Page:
I wonder if soaking the florist roses stems in a dilute 2,4-D solution would help the flowers shed their pollen.

Henry, could you tell me what is 2,4-D solution. Thank you… maybe I will try again. And this time, I’m going to use the most fertile parents I have… Queen Elizabeth and Livin’ Easy… Last year I used it primarily on Cesar E. Chavez, which is still knew too me. Hey, maybe it was just Cesar E Chavez, and not the pollen… And I think I’m going to visit other florist shops.

Enrique, adding low concentrations of 2,4-D is one of the “tricks” that I found scientists using, see

2,4-D is used as a selective herbicide at higher concentrations to overstimulate and kill broad leaf plants (for example as a lawn weed killer).


There is a lavender florists’ rose they occasionally sell around here (eastern Massachusetts) that has a strong fragrance. It does open and go by quickly but becasue it is fragrant many people desire it. I gave the pollen from this a half-hearted try and did not get anything worth reporting. I think, that because this rose has a short shelf life, they cannot store it so the pollen is more apt to be fresh.

I’ve collected pollen from florist roses I’ve received and beleive if you open the flower right away the pollen is more apt to be good. As with any rose, some pollens have a short lived life and some seem to last a long time even without refrigeration. I’m sure each rose is different. I definitely would not try to use pollen from red or pink roses around Valentine’s Day. Those roses may have been stored for months before getting to the florist shop.

The problem with florist roses that the flower size, shape, color and substance is often nothing like that when grown out of an artifical environment. But beyond that, theyre not exactly selected for garden qualities either.

On a positive note, Ive tried florist rose pollen but the success was nill. They dont seem to be decent producers of pollen. I think I tried quite a few of Lloyd Center Supreme x Raphalea since LCS passes on mildew resistance quite well. I didnt have any luck tho.

I’ve tried with no success. I’ve also rooted florist roses. Some of them are truly awful garden plants.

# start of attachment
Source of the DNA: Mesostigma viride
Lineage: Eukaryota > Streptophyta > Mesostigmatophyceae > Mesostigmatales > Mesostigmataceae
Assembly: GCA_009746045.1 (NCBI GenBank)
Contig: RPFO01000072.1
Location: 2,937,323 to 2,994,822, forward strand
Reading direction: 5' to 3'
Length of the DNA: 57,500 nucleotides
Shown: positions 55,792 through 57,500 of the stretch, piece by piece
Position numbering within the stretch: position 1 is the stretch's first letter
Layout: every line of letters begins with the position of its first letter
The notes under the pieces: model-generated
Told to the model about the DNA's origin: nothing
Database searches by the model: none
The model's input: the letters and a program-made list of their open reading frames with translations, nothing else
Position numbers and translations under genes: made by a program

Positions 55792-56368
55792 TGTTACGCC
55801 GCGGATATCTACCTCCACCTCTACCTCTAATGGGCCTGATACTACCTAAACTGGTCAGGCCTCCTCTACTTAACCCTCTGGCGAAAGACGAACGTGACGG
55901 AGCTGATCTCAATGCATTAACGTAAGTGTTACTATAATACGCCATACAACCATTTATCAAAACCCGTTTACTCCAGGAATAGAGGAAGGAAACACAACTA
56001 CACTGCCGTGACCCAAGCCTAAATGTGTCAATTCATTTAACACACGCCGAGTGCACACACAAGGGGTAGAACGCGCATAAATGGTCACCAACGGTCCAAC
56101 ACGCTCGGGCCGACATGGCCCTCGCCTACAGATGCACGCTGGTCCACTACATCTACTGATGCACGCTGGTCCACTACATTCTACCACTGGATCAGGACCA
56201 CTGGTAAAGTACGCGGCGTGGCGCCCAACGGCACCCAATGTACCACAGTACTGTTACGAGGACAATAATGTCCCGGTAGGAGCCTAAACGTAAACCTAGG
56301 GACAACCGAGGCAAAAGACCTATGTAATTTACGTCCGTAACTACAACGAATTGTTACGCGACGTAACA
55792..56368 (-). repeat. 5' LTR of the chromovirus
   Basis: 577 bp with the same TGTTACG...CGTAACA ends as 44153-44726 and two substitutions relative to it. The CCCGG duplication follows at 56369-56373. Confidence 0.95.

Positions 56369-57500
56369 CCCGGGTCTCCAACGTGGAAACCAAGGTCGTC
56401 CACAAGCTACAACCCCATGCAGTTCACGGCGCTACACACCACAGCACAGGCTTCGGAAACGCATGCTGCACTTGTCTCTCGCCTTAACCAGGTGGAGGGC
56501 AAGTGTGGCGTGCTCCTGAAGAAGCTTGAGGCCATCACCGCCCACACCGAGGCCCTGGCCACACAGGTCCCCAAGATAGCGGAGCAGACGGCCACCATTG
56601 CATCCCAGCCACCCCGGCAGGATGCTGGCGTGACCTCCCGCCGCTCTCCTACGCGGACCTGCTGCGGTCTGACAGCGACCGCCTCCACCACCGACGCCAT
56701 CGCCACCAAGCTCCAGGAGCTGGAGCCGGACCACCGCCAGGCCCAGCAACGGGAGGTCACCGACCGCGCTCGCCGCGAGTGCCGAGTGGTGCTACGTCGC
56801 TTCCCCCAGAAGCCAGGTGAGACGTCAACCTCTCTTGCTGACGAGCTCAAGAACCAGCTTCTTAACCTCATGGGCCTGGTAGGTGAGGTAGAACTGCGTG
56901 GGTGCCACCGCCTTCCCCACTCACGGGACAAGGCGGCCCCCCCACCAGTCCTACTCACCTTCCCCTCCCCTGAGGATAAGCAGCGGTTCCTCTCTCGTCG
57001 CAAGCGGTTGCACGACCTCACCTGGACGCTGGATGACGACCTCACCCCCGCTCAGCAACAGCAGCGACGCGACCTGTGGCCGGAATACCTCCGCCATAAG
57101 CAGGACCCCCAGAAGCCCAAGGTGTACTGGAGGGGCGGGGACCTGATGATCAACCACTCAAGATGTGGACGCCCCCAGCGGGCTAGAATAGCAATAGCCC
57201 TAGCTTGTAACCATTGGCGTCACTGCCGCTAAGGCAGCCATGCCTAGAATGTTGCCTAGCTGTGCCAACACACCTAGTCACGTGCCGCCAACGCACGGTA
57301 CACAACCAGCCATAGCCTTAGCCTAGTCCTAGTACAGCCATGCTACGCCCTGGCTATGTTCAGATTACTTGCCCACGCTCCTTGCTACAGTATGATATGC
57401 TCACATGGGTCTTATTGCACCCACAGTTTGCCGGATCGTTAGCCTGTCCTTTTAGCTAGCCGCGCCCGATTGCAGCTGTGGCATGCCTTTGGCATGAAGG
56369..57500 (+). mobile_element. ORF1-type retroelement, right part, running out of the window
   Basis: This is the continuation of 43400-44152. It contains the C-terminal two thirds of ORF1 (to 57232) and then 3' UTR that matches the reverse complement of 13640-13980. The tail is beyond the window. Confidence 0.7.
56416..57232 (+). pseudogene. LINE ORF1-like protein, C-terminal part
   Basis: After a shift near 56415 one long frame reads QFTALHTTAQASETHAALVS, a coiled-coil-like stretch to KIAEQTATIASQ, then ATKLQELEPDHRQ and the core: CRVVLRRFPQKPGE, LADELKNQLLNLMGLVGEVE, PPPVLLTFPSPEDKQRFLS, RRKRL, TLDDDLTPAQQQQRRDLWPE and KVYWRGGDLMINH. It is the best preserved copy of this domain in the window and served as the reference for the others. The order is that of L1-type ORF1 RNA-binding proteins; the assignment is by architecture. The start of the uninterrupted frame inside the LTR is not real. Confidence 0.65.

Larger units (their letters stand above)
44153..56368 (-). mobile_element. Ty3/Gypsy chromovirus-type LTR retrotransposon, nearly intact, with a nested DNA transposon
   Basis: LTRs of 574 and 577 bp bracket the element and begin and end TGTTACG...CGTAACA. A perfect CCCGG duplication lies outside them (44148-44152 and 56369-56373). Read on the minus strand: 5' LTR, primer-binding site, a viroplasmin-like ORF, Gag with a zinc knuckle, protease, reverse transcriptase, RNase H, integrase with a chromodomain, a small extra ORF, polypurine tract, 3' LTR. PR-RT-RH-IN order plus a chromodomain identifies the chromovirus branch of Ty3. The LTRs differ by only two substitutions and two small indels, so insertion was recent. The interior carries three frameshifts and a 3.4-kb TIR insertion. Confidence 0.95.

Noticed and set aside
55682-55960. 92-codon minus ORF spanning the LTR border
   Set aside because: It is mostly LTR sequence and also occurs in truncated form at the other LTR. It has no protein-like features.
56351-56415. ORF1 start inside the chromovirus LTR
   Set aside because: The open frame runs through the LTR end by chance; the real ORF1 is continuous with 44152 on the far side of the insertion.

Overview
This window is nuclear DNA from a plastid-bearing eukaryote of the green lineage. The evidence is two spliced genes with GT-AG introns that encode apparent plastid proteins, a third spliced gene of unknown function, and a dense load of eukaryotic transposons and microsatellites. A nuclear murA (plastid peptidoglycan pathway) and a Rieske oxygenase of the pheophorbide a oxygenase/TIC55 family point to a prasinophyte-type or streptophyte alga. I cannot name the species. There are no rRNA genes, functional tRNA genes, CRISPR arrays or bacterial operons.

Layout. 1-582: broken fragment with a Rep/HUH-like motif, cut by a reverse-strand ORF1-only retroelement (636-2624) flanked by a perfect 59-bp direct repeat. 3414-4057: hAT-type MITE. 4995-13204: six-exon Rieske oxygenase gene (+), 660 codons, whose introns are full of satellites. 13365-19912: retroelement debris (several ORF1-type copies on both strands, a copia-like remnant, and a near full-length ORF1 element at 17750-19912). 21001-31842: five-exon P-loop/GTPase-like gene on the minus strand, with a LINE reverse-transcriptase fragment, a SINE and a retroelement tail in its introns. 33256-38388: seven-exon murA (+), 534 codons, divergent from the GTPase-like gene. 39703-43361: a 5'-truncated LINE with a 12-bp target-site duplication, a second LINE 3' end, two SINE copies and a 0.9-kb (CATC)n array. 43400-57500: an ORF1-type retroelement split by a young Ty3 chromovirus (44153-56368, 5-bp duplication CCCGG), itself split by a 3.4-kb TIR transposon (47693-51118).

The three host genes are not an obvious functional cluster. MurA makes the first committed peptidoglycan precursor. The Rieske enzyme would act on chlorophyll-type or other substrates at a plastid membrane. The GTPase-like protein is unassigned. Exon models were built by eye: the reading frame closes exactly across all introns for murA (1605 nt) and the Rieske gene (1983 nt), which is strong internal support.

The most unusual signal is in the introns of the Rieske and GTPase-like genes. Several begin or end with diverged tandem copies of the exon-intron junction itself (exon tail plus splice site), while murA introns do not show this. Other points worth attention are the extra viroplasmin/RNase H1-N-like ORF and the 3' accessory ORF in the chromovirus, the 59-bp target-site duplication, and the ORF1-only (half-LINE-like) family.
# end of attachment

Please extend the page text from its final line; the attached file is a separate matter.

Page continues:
Next spring, email me. What’s early for you is midseason down here and next day mail should get from east TN to eastern Ohio in two or three days.


I had started a thread on florist’s roses a while back and it was pointed out to me that there is more invested in the florist trade than in the garden trade (?) and that florist’s roses do offer an aweful lot of new genetic material for the hybridizer. Of course, disease resistance, strong fragrance, and clean shedding of blossoms aren’t exactly tops on the list…

I haven’t attempted to collect pollen off of them, but will say that I often have no luck with the flowers even opening fully/maturing for me. They are too commonly cut a little too young, and of course rapid unfulrling is not an attribute for which they are bred…

I would be interested in hearing of other’s experiences with cut roses and the collection of pollen from such…

I did have some success with cut flower roses that I bought from Costco last year. Several seedlings resulted this year, two of which I am still watching. One mildews badly even though the seed parent was extremely clean, but I like the rich orange color and shape of the bloom and am keeping it for possible use in further breeding. The other is a miniflora or floribunda. It holds its petals tenaciously! Even after they have completely bleached out it is difficult to tear off the petals.

Jim Sproul

Thank you Ann for the pollen offer. I will try to remember (old age) next spring.

Before 911 a number of rose hybridizers exchanged pollen, but after that event I guess that we were worried about the “powder” being thought to be something dangerous.